As of the time this post is published, the Potato Salad Kickstarter campaign has $58,970 in pledges from nearly 5000 backers.

We can only assume that this whole thing was started as a joke. Why would anyone take the time to go online to raise $10 (or whatever it was) to solicit crowdfunds to  make potato salad?

As with any shock/funny/unusual thing on the internet, media interest ensued. Now from coast to coast, this guy is getting free advertising, which in turn is increasing the number of backers and the amount of pledges.

There are now entire television shows devoted to showcasing the strange (and free) content on the web, including stories like this, but also encompassing what public figures are saying on twitter about it.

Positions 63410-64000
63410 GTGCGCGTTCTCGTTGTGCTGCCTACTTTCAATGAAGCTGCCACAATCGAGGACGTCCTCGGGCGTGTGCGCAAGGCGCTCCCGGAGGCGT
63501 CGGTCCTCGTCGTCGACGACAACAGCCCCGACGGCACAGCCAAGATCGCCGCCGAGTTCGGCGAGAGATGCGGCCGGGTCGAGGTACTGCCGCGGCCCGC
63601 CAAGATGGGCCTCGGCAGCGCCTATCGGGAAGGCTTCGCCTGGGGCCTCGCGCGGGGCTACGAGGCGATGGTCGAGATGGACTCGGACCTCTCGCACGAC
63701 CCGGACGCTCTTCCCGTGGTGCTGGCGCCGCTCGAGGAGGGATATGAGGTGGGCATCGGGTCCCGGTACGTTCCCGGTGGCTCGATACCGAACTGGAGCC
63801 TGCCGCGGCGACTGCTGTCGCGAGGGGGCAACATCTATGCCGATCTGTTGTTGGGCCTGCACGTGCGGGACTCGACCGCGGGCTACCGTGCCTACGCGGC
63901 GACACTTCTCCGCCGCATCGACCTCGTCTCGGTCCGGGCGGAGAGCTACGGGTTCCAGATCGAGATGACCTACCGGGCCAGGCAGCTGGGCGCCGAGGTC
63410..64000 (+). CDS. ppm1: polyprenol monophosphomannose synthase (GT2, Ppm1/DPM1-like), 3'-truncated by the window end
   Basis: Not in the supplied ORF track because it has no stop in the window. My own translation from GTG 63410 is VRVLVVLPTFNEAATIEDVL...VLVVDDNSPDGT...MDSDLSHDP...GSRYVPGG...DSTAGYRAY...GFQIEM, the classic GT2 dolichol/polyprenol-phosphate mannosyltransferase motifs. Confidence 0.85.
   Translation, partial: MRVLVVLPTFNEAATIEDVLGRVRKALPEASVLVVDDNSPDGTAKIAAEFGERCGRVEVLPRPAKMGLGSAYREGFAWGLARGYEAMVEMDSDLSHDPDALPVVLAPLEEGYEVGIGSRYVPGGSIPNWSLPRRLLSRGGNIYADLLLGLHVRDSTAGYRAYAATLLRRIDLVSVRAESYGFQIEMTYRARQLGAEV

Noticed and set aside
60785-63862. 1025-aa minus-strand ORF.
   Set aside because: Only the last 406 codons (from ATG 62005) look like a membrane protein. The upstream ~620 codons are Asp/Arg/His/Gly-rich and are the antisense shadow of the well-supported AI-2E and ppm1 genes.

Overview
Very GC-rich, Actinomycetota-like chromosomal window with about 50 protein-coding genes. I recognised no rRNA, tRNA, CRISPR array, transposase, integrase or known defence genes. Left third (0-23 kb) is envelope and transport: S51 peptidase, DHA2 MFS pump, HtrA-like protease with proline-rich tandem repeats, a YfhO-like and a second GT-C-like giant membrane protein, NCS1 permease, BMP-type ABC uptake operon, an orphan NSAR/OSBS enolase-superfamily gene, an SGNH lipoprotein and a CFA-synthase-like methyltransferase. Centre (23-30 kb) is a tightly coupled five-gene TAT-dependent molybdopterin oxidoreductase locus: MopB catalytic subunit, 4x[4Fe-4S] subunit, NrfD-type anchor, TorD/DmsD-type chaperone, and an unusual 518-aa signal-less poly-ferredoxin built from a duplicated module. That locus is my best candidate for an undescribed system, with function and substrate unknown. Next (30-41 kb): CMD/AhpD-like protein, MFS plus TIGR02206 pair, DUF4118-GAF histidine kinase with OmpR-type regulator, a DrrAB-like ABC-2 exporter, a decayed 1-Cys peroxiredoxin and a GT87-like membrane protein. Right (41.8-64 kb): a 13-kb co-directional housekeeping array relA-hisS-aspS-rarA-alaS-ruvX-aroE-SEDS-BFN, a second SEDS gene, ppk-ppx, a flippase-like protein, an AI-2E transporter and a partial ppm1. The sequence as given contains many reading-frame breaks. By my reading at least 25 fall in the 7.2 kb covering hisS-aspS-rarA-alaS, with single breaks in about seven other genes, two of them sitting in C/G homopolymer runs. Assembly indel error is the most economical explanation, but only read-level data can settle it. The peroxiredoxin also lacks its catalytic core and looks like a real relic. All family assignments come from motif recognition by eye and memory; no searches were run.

Are we that fickle that we care more about the unusualness of a potato salad crowfunding campaign than raising $50k for a local food bank? Yes. But for the marketeers of America, this is a valuable lesson. If you can figure out the formula for getting this type of unpaid media attention, you deserve every dollar your clients are willing to pay. If you are an average joe with a unique idea, you’ve just got to cross your fingers that your idea takes off. Having a dumb/intriguing internet video/post might just be your key to success, whether you deserve it or not.